Yogic Spinning

I did my first spin class yesterday. Spinning, for those of you who don’t know, is a fitness ploy to drown you in your own sweat while being continually penetrated by a tiny bike seat.

I loved it.

Here’s why:

I feel like fitness classes are designed to be embarrassing to everyone besides the instructor and their top two students. Everyone is huffing and grunting—and if you’re not rhythmic? Forget it. This is not a place for you. You are surrounded by mirrors under florescent lights and caught comparing yourself to everyone around you. Or at least this is what I do.

Spinning was different. We spun(?) spinned(?) in a dim room with only one, easy to ignore mirror. Already, two of my problems were solved. A lot personal comparison is removed in spinning because no one but you knows the tension on your bike. You can’t be the “show-off” who always grabs the heavy weights or the “weakling” who can never use them. It’s just you and your bike the way it’s you and your body in yoga. You can be giving it all you’ve got or just be along for the ride and no one will know the difference besides yourself.

Once we got going, the teacher told us to spin with our eyes closed. (Advice I first thought was given to prevent the sting of sweat headed straight towards our eyes.)

It was amazing. The class became yogic. I played with the gunas; feeling swirling and whirling rajastic energy encompass me until tamasic energy started nudging its way into my limbs. The two energies would duel each other until one was victorious, creating another shift in energy. I made mantras with the stamping of my feet on the pedals. “This mo-ment, this mo-ment...” The instructor even said yogic things. “Your mind will stop you before your body is done.” and to “Leave with nothing left”. I say softer versions of these messages in class, but the idea remains the same. “Trust your body to know more than your mind.” “Give everything you have to this posture.”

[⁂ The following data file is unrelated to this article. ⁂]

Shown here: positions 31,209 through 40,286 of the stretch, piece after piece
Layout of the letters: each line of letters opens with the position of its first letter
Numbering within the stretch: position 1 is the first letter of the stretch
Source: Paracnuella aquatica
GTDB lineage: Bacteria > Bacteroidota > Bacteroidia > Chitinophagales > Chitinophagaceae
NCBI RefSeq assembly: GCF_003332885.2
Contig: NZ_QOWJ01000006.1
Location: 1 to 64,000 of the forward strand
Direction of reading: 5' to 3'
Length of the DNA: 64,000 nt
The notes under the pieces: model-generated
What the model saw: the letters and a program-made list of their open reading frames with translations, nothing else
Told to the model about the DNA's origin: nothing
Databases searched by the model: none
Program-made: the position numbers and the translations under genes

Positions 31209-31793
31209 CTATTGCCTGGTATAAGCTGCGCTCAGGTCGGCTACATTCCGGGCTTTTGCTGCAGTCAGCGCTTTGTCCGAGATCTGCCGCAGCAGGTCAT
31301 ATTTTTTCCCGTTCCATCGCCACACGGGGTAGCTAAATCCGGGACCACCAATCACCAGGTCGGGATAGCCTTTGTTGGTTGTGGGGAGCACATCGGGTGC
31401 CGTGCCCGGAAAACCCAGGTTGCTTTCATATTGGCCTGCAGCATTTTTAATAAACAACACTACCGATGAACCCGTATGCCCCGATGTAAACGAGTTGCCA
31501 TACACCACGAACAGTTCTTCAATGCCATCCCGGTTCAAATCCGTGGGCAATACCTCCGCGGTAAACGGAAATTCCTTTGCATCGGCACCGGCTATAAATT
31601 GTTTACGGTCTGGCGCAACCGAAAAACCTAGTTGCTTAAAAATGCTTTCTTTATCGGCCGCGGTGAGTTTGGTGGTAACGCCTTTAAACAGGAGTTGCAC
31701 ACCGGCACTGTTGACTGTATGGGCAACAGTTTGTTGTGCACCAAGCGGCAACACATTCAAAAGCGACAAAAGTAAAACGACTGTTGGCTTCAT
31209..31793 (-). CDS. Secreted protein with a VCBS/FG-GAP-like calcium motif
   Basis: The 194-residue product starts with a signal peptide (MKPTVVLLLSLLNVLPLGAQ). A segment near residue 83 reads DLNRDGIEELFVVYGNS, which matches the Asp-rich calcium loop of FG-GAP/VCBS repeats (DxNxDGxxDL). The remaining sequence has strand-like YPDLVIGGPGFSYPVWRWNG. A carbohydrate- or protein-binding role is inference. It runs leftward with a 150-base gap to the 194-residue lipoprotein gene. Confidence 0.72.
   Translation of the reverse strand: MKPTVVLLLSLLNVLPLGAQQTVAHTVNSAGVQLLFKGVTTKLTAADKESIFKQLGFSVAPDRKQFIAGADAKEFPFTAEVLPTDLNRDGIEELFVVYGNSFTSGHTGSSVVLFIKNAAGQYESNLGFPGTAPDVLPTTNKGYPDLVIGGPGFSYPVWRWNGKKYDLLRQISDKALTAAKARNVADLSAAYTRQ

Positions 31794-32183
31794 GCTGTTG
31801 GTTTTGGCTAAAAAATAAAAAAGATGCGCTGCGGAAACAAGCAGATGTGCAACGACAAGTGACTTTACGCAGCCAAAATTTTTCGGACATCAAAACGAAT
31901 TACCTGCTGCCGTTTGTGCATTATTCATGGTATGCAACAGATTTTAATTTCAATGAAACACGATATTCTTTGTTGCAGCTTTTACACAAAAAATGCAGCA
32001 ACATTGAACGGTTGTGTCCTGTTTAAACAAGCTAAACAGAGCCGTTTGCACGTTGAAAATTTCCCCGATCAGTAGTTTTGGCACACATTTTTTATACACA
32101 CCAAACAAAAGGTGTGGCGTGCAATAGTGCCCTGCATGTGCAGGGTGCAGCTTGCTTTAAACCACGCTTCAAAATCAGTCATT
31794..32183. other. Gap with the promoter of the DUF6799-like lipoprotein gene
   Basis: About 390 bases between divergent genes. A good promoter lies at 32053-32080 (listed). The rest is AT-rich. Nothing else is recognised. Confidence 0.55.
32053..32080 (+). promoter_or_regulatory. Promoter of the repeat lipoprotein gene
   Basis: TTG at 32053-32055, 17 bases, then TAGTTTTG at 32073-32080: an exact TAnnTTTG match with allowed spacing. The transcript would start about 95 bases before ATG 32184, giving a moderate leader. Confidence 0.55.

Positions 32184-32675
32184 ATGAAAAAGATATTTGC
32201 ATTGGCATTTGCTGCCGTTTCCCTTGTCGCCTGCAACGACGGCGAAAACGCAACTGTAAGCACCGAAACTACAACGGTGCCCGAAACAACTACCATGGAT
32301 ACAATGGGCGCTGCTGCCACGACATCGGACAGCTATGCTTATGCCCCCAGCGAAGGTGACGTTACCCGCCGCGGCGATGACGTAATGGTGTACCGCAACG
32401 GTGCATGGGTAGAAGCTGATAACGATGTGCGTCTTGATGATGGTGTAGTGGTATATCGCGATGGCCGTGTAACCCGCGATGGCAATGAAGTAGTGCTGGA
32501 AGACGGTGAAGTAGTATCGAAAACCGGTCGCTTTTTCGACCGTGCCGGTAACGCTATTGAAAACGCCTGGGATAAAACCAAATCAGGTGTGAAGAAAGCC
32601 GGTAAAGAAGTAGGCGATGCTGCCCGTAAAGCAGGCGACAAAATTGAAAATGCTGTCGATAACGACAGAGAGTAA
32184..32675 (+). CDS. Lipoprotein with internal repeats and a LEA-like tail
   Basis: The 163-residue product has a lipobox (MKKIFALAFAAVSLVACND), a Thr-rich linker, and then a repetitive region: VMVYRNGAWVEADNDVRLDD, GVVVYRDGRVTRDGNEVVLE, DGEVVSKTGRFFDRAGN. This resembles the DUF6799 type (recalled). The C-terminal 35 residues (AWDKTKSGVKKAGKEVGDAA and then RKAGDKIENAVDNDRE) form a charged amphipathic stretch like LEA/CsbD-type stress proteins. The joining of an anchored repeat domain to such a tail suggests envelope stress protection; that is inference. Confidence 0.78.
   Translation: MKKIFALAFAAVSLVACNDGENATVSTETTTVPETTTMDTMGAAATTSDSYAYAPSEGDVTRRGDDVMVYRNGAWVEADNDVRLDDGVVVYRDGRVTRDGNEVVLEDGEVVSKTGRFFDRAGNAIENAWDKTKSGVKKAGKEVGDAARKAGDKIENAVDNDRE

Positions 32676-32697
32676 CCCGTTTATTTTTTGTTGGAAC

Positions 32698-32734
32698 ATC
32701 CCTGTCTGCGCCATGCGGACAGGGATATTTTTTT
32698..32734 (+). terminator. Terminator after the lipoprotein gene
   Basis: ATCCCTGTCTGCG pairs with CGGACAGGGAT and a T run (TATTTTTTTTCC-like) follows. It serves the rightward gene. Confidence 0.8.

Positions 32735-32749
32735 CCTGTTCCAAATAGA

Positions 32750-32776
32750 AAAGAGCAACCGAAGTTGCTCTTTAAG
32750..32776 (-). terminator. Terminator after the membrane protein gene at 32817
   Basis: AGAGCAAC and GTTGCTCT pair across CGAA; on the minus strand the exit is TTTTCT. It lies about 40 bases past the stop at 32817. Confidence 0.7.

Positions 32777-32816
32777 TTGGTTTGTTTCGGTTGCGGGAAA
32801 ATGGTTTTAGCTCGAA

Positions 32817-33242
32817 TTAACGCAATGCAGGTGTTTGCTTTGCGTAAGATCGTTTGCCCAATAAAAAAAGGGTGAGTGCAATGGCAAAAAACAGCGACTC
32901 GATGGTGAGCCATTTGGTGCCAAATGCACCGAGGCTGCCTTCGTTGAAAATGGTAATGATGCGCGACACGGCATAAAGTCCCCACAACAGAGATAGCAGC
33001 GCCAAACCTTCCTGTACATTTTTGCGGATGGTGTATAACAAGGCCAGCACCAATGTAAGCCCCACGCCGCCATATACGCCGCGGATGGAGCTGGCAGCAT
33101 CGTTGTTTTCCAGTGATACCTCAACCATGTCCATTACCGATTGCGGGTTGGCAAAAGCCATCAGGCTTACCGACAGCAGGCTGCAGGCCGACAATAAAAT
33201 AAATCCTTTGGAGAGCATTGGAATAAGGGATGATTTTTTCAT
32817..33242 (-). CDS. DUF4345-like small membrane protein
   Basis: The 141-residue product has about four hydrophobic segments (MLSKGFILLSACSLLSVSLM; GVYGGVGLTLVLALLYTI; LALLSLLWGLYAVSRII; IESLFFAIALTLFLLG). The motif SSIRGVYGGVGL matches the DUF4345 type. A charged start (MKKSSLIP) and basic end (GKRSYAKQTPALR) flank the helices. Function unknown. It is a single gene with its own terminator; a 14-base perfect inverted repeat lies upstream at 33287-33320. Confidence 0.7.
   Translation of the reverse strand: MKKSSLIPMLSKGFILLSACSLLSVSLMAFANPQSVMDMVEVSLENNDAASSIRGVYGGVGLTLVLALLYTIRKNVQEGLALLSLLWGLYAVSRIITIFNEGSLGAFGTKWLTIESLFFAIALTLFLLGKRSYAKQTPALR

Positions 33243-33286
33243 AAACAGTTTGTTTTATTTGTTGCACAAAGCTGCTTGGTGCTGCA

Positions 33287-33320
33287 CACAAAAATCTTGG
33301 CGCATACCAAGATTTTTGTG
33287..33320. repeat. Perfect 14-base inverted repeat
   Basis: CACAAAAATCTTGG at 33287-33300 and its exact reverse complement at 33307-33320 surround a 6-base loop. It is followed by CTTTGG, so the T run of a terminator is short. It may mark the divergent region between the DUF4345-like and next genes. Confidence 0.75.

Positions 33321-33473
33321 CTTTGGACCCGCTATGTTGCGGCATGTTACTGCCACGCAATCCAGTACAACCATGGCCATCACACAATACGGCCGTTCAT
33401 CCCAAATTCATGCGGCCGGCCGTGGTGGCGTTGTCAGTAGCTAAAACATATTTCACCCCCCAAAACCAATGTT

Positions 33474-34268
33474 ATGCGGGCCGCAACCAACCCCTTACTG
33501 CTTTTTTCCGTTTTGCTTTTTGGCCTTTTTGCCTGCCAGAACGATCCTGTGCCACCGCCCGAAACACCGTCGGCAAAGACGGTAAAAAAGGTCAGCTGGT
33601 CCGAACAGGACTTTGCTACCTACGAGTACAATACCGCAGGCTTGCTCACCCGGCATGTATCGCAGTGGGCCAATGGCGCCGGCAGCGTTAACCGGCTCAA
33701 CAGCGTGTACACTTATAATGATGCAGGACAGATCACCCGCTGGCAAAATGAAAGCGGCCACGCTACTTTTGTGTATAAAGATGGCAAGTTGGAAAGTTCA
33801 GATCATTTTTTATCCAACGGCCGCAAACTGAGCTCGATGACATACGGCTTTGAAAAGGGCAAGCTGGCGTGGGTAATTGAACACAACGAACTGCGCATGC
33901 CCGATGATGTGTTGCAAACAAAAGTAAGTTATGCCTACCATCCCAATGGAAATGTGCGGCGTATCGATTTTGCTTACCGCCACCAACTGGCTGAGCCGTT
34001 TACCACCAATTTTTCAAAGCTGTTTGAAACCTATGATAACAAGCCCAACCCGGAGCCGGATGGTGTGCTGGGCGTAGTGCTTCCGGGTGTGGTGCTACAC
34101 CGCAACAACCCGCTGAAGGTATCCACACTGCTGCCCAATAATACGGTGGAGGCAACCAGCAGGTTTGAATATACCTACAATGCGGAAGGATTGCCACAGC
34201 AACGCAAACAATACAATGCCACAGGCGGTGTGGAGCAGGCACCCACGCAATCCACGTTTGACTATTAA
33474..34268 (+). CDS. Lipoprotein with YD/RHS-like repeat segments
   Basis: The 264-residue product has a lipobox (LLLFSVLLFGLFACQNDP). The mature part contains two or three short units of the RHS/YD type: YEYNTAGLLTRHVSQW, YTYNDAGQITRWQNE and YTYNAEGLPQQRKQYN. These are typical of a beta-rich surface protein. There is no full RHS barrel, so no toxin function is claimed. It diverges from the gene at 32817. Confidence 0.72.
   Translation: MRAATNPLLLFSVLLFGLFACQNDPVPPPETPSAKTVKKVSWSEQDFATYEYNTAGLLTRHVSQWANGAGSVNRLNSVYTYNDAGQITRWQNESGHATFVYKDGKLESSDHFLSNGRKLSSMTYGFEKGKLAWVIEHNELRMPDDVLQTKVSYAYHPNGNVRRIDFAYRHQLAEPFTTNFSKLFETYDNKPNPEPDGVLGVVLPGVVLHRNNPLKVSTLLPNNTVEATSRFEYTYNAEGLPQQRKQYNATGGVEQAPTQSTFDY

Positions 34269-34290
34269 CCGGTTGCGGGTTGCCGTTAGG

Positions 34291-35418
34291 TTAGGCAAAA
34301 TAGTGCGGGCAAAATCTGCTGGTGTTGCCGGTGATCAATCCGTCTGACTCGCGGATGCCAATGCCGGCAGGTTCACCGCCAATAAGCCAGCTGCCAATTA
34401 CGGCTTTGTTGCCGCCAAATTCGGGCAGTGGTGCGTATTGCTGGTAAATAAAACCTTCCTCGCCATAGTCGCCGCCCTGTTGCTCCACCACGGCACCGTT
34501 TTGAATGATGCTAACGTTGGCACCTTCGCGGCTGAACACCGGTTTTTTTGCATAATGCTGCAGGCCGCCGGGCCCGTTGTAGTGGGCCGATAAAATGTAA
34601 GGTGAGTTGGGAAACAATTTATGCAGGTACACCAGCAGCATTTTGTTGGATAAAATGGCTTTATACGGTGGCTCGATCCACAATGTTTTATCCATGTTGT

The deeper I get into yoga, the stickier my relationship gets with gyms. They tend to contrast with the ideals I create my mat. The gym idea is “You’re never perfect. You can always look better, be faster, be stronger, etc.” while in yoga the idea is “You are not defined by your body.” I like a good workout, but to me, fitness is secondary. My body should not be used to motivate me. A workout needs to be fun. It needs to make me learn something. The spinning class resonated with me because the theme wasn’t “Get fit. Swimsuit season is seven months away.” It was “Challenge yourself, be with yourself…oh, and do it on a bike.”

It was just me and my gunas spinning it on every level. Resulting in sattva…and an incredibly bruised ass.

One Comment Add yours

  1. Jenny says:

    I have been wanting to try spin for awhile, it would be a good mix in my other workouts. Glad to hear another advocate for it 🙂


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